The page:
Whether you’re just starting out in real estate (congratulations!) or making the switch from another career, there’s a lot of excitement in store for you. You’re in a field with absolutely no financial ceiling and unlimited earning potential—but there are also many expenses that you’ll have to prepare for. I get asked a lot about how to set a budget, so I’ve put together a plan to guide you. Here are the four important expense categories to prepare for, and exactly how to prioritize them. 

1. Taxes

From your very first commission check, start saving for taxes. This isn’t like your last job when you had a W-2 and taxes were already taken out of your paychecks—you are solely responsible for saving for and calculating what you owe the government each quarter. If you don’t have enough money for your taxes, the IRS won’t care that you spent it on shoes. Talk to your accountant and figure out an amount to use from every paycheck for your taxes. Transfer that money from your checking to savings account each month—and keep it there.

2. Living Expenses

With the money left over after you transfer over your tax budget, calculate what you need for your monthly living expenses. Figure out what you need for food, rent, transportation, and other essentials. For those just starting out, times might be a bit lean—my debit card was once declined when I tried to buy a yogurt—but it will get better. Get a roommate, cancel cable, cook at home, and do what you must to keep expenses low while you’re getting started.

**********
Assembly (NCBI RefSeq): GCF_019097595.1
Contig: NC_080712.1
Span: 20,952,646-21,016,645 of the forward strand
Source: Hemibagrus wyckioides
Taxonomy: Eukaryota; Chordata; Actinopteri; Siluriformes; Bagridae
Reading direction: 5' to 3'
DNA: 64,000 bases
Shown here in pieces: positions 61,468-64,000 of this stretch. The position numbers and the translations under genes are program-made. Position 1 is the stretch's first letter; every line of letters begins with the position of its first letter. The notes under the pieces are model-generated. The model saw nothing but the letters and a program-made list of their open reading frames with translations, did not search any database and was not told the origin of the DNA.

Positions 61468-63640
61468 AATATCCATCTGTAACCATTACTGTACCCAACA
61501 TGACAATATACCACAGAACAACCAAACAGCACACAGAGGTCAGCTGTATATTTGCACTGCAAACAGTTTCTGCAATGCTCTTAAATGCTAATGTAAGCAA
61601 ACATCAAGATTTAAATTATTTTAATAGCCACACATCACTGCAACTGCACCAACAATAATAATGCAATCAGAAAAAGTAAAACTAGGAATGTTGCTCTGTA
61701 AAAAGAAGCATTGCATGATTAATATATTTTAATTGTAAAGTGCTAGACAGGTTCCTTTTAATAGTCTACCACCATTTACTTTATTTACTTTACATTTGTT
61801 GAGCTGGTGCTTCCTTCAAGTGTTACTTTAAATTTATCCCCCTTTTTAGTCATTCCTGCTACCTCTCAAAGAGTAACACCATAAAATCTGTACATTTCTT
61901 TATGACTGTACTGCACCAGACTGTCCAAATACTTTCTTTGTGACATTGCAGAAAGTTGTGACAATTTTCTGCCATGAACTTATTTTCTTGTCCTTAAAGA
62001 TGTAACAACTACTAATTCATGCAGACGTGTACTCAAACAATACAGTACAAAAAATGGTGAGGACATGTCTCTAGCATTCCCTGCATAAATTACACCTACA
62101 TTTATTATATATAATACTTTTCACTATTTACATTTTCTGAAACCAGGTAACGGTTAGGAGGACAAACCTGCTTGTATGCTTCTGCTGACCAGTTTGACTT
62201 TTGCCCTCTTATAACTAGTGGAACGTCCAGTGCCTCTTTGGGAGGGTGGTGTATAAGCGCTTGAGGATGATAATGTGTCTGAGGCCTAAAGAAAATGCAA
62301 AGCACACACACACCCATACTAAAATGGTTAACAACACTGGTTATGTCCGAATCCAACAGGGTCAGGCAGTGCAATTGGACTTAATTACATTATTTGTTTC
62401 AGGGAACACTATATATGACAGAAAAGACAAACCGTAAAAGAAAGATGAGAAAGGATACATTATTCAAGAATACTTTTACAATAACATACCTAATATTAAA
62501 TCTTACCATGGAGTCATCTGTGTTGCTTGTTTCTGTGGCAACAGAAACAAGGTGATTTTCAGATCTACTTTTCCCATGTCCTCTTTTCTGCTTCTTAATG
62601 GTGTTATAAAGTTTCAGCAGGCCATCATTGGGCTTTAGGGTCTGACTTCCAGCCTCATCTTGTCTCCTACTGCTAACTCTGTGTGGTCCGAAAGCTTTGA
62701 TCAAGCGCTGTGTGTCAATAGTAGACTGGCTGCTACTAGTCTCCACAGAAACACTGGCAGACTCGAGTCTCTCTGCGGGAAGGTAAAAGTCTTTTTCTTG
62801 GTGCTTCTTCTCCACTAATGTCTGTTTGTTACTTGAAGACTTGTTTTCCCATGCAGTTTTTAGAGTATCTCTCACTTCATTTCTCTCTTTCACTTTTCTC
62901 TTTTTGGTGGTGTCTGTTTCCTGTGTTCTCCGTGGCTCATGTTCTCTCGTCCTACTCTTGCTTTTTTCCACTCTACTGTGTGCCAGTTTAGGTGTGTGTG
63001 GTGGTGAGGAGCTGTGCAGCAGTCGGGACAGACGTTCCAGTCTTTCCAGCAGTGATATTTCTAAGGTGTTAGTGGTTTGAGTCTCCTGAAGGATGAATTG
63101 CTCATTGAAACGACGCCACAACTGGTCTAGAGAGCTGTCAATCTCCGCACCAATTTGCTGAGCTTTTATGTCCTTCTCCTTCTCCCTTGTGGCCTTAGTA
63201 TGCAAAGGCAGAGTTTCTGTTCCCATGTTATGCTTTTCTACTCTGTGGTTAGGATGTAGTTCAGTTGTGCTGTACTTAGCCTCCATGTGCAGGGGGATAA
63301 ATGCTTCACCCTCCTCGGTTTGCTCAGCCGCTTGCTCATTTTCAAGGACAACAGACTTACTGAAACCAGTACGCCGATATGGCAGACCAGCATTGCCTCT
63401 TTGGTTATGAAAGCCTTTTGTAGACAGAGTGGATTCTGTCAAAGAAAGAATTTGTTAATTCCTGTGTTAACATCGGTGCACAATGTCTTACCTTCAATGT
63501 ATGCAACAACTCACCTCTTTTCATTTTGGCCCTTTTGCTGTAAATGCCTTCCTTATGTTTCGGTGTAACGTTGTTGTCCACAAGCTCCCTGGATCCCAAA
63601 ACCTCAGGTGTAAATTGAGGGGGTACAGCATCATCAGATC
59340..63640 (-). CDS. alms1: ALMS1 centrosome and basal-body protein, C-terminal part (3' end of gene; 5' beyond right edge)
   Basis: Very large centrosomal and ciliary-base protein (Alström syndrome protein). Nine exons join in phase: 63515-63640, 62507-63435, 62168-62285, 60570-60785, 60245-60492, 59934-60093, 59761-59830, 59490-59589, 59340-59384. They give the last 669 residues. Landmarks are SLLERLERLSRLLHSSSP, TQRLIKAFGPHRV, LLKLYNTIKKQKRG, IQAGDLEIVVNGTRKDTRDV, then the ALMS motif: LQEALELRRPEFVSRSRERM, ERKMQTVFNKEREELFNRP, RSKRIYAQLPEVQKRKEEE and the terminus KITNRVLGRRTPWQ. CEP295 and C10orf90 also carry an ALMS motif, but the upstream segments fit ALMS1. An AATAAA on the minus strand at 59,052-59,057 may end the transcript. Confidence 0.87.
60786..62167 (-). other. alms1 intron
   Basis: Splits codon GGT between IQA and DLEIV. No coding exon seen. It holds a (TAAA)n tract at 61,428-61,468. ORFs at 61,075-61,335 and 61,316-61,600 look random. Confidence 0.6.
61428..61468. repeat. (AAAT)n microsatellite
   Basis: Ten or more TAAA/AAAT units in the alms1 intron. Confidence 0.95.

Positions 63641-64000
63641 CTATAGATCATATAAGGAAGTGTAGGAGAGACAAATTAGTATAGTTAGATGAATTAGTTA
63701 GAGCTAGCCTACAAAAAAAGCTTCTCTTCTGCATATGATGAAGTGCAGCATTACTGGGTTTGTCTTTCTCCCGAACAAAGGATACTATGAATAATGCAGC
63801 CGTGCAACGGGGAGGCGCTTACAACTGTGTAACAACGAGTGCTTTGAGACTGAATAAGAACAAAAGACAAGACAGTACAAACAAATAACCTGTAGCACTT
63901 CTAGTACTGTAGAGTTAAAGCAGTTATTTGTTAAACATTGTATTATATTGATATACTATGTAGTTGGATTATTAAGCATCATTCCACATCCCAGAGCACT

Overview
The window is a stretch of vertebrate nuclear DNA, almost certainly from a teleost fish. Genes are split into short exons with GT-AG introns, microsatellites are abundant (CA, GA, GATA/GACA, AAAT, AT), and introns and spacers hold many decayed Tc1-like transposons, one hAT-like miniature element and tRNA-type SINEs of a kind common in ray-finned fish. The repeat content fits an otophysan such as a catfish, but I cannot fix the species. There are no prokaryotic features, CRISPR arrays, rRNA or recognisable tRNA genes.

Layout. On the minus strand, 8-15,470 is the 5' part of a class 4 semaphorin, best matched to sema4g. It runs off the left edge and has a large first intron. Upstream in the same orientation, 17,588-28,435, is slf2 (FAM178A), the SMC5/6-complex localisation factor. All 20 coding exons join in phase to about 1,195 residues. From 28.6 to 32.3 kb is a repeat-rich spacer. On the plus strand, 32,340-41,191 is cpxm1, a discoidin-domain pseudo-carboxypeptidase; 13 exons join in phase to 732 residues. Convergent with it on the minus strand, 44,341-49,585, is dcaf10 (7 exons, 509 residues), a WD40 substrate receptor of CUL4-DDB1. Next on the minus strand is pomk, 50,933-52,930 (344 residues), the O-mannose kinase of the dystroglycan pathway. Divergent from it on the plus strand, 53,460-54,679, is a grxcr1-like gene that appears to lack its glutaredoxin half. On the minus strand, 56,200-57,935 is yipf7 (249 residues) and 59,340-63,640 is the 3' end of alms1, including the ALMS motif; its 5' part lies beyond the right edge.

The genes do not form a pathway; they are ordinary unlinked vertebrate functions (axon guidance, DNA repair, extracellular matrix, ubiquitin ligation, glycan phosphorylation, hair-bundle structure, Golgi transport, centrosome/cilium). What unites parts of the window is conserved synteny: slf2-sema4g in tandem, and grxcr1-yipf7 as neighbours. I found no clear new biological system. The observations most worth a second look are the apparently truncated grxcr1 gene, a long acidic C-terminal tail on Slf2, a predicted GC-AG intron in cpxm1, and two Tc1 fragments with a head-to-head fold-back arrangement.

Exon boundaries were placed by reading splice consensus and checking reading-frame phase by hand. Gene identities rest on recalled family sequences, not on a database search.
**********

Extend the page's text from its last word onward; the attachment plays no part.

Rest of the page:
3. Business Expenses

After your taxes and living expenses are accounted for, you’ll have to pay some business fees. Typically, that includes professional dues, state license fees, and required courses. It’s also very important to stay on top of news, stocks, and market trends, so I recommend adding a subscription to The Real Deal, The New York Times, or another news outlet to your budget. You never know what questions your clients will have, and chances are they’re reading up on the market and current events—so you need to be prepared with answers.

4. Marketing

Next, it’s time to spend money on marketing in order to grow your business. That includes things like social media ads, print and digital ads, signage, and events—as a real estate agent, you front the money for all of it. Down the road, when you start getting really busy, you’ll add someone else to your team; At that point, budget for a small base salary for that assistant, plus a percentage of commissions that you’ll give to him or her.

5. Investing

If you have anything left over after all of that (and if you’re just starting out in a high-cost city, you may not!) invest it. Aim to put 10 percent of your income away in a retirement fund. You can also use it to invest in cryptocurrency or stocks, or to buy some real estate of your own.

These budget tips will help you prioritize your expenses, prepare for the future, and ensure nothing catches you off-guard. Have more questions? Tweet them to me @RyanSerhant.


https://www.forbes.com/sites/ryanserhant/2021/11/18/4-budgeting-tips-every-real-estate-agent-should-follow/